Apple announced its AirPlay wireless media streaming protocol in late 2010, backed with pledges of industry support and a handful of working prototypes. Unfortunately, only a few of those early all-in-one AirPlay speakers actually materialized for purchase. While several were announced, the few available for retail demand a hefty premium in the form of the $599 Zeppelin Air from B&W and $800 Fidelio SoundSphere from Philips. Sure, the price drops significantly for the $350 On Air dock from JBL, but so does the quality for what amounts to a severely overpriced speaker dock. And the $699 Libratone Live AirPlay speaker launching this month is just a continuation of the premium pricing trend. Not good when you can get an entry-level Sonos Play:3 wireless Hi-Fi for $299.
Fortunately, the big IFA show is helping to rekindle our interest in all-in-one AirPlay speakers thanks to a bevy of lower-priced units. Even Sony is in on the game with its very first AirPlay speaker, the $399 SA-NS500 (pictured above) with 5-hour rechargeable battery. (Curiously, I first learned of Sony's interest in AirPlay when I accidentally stumbled upon a Sony reference design while poking around inside the BridgeCo booth at CES in January. I wasn't at liberty to discuss it then so I'm glad to see it come full circle this week.) Sony's is only the first of several AirPlay speaker announcements at IFA 2011. Click through to see the rest.
Joining the $800 Philips Fidelio SoundSphere AirPlay speaker are the retail versions of the AirPlay-enabled Fidelio SoundRing and SoundCurve speakers first unveiled in June. The SoundRing features two front-firing and two side-firing drivers that promise to fill a room with 360-degree music. It's available with (€349.99 model DS3880W) and without (€279.99 model DS3800W) a cradle and rechargeable battery capable of up to five hours of untethered usage. Meanwhile, the company's SoundCurve (€399 DS8800W) promises "deep, tight bass" thanks to its bass pipes. The SoundCurve should be available in Europe this month while the two SoundRing models will ship in October.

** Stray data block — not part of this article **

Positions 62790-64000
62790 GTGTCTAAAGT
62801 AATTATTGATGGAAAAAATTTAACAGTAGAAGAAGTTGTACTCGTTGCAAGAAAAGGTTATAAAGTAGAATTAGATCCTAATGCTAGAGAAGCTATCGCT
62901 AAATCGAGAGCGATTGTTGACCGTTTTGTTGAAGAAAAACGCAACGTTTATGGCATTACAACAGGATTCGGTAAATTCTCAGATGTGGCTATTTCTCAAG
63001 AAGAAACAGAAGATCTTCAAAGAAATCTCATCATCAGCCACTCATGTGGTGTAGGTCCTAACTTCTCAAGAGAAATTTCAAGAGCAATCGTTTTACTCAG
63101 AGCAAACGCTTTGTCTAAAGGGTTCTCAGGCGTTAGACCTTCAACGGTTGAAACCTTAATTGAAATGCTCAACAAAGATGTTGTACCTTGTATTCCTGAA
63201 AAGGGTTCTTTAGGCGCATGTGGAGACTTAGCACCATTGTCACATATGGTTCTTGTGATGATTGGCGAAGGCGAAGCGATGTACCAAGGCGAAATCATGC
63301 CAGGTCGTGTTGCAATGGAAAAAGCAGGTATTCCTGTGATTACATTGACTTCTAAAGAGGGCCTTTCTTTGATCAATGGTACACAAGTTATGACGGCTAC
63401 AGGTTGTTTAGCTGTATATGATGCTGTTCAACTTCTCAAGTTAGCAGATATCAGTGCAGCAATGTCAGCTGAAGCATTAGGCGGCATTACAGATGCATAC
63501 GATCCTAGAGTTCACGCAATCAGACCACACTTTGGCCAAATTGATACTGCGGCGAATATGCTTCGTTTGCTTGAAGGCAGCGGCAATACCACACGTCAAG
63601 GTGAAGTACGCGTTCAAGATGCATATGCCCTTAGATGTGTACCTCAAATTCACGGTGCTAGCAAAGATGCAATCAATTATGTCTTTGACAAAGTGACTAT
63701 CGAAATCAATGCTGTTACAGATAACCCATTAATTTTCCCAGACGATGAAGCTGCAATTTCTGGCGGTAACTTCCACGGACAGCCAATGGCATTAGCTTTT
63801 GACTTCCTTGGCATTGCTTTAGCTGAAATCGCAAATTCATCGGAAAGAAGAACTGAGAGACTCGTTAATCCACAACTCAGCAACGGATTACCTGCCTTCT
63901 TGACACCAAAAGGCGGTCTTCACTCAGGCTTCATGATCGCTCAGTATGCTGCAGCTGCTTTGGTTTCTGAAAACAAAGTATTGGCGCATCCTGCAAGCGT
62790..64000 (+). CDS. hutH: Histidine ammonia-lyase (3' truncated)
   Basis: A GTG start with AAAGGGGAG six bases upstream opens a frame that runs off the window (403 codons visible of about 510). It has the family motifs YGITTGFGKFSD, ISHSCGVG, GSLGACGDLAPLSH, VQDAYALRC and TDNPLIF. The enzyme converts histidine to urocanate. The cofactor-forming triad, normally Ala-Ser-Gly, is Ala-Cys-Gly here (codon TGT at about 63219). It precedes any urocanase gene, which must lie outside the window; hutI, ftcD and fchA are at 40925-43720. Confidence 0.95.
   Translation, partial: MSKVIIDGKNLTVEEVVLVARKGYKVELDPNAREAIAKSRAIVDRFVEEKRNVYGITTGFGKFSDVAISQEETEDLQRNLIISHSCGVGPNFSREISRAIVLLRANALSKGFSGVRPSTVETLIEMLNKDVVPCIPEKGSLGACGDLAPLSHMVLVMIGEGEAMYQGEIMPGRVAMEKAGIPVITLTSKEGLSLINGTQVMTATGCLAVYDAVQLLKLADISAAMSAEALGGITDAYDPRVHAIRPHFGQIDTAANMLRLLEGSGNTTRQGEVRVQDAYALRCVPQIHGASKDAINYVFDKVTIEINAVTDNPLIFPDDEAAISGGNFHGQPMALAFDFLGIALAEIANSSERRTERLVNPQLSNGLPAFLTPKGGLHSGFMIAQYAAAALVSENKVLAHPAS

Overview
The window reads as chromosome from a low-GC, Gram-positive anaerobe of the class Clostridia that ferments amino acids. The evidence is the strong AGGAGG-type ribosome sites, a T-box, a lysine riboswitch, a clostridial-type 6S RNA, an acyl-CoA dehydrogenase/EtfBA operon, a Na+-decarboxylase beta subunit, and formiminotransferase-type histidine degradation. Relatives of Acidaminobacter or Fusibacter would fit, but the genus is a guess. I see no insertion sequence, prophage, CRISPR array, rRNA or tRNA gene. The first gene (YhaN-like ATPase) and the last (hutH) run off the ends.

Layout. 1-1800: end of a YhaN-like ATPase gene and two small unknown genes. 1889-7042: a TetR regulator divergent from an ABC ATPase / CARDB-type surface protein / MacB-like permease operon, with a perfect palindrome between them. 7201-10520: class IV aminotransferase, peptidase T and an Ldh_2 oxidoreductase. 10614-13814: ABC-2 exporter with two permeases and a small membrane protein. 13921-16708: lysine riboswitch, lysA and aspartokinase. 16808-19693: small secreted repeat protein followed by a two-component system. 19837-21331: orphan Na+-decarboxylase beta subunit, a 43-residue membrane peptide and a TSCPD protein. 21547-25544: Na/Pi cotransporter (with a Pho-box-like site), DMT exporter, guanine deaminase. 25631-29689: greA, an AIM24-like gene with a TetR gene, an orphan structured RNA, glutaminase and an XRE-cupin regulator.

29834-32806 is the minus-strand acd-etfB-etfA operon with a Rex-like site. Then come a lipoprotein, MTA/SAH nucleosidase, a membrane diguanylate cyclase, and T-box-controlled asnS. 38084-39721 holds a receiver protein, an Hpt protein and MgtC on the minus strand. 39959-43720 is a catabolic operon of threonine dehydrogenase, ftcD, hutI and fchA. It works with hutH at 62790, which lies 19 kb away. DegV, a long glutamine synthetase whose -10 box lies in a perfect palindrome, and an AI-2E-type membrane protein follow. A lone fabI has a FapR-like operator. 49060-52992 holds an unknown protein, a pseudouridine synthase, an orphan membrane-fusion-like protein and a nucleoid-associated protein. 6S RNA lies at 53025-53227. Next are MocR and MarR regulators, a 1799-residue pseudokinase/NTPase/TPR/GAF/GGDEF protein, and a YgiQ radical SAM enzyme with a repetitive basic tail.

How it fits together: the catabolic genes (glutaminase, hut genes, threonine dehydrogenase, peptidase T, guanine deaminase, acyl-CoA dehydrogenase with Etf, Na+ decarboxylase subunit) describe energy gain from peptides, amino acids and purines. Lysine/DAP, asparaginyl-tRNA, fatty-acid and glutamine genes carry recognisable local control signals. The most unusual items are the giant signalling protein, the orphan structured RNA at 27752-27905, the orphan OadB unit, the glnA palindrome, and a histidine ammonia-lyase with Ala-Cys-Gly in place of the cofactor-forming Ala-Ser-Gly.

Like Sony, Altec Lansing revealed its first AirPlay speaker at IFA 2011. The curved 7.5 x 19 x 6.75 inch chassis of the inAir 5000 spreads 110 watts across a pair of 1-inch tweeters, two 3-inch mids, and a 4-inch subwoofer augmented with a passive bass radiator. It also packs an analog aux input, headphone jack, IR remote, and USB port to upgrade the firmware. Price? We'll get back to you, Altec Lansing isn't saying (but it's likely in Zeppelin Air territory).
Also stretching the definition of affordability is the Klipsch Gallery G-17 Air. Unfortunately, its $400 price tag announced at launch grew to $530 by summer, and now appears settled at $549.99 for its US retail debut in the fall. And like Sony's first AirPlay speaker, the G-17 supports both Apple's wireless AirPlay protocol and DLNA -- the de facto industry streaming standard -- making it a good choice for owners of iOS and Android devices. As you might recall, the 6 x 16.9 x 3.5 inch 60 watt speaker combines two ported 2.5-inch "woofers" and two 0.75-inch tweeters for 102dB of room-filling output. It ships with a bundled remote control to skip tracks on USB-attached devices and a standard 3.5mm jack that lets you playback music from everything else.
Finally, and we mean finally, iHome announced a ship date for its $300 iW1 AirPlay speaker that we first saw working back in January. A limited quantity of the 12 x 7.3 x 3.7 inch, 4 driver, rechargeable speakers were already sold to enthusiasts registered on the company's early notification list. Everyone else will get their chance on September 26th.